The study began with 326 children, and 225 families participated in the five-year follow-up. Of the original 326, 174 parents were part of the intervention group. This means they had the opportunity to hear about these two sleep training methods, though not all of them took advantage of that opportunity, and it's not clear how many used either or both methods.
In the five-year follow-up just published, 122 of the parents who had access to the behavioral interventions were included along with 103 who received usual care without behavioral intervention training.
"Sleep Training" Versus "Usual Care"
The original study was randomized in clusters, which means the clinics where nurses taught sleep training were randomly selected and were spread out geographically.
All the parents at one center received the intervention or else usual care. The researchers did not know which parents had received the training during the trial.
"Usual care" meant the parents could ask for sleep advice at their child's 8-month visit, but the nurses were not trained to teach the two specific sleep behavioral training techniques.
With the intervention families, nurses provided a brief description of the intervention, and the mothers could choose which strategies they would use (if any) or mix them. A total of 100 moms in the intervention group took advantage of hearing this information, and the other 74 did not.
The researchers did not note whether these 100 moms used one, both or neither of the sleep training methods taught. It's also not clear how many of these 100 mothers were part of the 122 intervention parents included in the follow-up study.
At the five-year follow-up, the researchers assessed the mental health, sleep patterns, social functioning and stress levels of the children, the relationship between the parent and the child and the mental health and parenting styles of the mothers. To measure the stress levels of the children, the parents took saliva samples (following specific instructions from the researchers), which the researchers then tested for cortisol, a hormone which can be used to assess the stress levels in a child.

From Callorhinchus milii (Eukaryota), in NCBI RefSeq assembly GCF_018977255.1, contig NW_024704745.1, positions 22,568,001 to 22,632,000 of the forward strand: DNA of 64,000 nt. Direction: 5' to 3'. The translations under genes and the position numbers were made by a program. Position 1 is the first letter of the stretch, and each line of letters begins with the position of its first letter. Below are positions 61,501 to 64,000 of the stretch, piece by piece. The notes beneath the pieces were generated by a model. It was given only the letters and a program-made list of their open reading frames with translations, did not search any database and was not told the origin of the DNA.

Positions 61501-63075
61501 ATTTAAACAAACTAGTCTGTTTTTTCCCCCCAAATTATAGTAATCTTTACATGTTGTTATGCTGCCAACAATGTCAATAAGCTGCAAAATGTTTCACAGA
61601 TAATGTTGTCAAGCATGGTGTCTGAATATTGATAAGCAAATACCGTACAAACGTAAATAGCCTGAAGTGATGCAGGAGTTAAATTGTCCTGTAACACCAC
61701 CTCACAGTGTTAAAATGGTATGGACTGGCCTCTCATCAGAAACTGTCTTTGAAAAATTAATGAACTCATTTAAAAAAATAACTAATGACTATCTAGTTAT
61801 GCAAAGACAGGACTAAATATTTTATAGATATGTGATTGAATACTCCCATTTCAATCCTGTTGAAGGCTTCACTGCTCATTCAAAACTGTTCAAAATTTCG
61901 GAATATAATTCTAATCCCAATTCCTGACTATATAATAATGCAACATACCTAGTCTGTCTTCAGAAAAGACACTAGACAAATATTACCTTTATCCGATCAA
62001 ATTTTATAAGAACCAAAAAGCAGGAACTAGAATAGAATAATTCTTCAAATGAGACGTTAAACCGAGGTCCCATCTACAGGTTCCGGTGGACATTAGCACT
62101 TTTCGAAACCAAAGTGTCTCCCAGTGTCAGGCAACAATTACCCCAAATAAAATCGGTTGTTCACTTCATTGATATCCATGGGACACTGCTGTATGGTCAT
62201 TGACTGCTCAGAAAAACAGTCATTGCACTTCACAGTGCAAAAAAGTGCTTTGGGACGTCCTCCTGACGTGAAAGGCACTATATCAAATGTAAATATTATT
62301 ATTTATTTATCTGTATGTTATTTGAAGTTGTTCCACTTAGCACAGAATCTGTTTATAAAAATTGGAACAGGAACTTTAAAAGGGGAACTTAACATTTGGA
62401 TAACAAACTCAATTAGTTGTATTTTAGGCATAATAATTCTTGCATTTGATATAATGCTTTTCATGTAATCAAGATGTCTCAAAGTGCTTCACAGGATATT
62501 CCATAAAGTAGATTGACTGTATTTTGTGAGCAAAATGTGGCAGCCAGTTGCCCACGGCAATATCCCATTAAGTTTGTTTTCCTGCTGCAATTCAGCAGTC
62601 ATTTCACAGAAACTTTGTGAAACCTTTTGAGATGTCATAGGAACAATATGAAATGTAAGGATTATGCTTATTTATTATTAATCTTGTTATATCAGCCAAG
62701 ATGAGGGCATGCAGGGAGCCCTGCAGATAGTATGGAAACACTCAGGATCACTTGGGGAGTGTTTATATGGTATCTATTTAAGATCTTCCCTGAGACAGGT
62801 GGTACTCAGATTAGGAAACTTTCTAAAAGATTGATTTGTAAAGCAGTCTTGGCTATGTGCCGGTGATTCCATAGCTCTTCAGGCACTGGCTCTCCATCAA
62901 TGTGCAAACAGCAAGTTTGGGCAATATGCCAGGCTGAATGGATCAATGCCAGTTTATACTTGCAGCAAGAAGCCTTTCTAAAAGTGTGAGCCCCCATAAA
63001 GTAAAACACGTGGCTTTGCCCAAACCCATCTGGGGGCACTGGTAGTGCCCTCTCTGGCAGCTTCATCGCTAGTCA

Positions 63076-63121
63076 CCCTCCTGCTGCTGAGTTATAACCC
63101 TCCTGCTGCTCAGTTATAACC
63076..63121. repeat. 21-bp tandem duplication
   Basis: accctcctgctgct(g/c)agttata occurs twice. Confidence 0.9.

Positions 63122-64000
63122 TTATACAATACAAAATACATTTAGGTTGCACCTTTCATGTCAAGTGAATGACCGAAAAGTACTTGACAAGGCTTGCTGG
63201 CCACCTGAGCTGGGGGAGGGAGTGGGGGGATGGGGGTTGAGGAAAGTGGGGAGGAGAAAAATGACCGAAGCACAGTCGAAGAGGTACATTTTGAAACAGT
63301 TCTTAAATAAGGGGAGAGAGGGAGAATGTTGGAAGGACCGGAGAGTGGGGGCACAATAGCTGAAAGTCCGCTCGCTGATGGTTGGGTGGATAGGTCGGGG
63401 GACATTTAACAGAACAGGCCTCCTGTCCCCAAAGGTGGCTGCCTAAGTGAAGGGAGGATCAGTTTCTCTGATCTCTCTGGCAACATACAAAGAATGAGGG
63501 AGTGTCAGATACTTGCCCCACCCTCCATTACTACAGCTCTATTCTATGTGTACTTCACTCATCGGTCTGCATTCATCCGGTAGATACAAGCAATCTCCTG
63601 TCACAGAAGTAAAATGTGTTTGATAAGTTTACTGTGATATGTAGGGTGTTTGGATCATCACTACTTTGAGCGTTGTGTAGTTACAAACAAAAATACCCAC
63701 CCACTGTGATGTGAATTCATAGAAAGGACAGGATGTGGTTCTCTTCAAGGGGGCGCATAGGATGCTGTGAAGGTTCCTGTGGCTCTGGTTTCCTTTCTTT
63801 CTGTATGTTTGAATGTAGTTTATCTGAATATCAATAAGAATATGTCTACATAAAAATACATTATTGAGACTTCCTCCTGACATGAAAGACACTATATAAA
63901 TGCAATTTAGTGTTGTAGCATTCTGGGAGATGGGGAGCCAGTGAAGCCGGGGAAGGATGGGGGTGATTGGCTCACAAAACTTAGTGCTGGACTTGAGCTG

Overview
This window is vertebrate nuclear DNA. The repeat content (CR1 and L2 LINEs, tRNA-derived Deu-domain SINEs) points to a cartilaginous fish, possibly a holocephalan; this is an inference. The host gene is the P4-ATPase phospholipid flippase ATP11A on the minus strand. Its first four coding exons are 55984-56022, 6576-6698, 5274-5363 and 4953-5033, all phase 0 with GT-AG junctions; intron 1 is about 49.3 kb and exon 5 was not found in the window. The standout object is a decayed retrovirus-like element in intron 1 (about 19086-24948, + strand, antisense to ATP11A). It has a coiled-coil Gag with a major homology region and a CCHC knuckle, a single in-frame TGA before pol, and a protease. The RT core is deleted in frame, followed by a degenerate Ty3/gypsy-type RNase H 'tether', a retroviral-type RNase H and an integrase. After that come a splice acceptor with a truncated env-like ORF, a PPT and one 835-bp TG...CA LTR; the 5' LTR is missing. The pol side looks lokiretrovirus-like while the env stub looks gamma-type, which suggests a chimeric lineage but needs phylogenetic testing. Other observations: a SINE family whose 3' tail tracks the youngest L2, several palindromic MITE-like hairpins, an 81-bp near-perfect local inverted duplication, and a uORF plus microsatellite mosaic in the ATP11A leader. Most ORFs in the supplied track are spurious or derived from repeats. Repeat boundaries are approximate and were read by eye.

What the Studies Found
Overall, the researchers found no significant differences between the group that received "usual care" and the group that received the sleep training intervention. This is good news for parents in both "camps" when it comes to sleep training. Basically, whether you choose to use one of these sleep training methods or not, your child does not appear to be different in terms of later stress or temperament.
However, there were differences along the way, so parents can consider the findings and use this to determine for themselves what route they wish to take.
- At 10 months, 56 percent of the parents who went to centers offering the behavioral interventions reported they were still experiencing sleep problems with their children, compared to 68 percent of the parents who received usual care.
- When the kids were 1 year old, 39 percent of the intervention center parents reported still having sleeping problems, compared to 55 percent of the non-intervention parents.
- At age 2, 27 percent of the children in the intervention group still had a sleep problem, compared to 33 percent of the children in the non-intervention group.
- At age 2, 15 percent of the mothers in the behavioral intervention group reported depression, compared to 26 percent of the mothers in the non-intervention group.
- At age 6, 9 percent of the children in the intervention group had sleep problems, compared to 7 percent who receive usual care.
- At age 6, 29 percent of the children in the intervention group had high stress levels (as measured with their cortisol hormone), compared to 22 percent of the kids in the non-intervention group.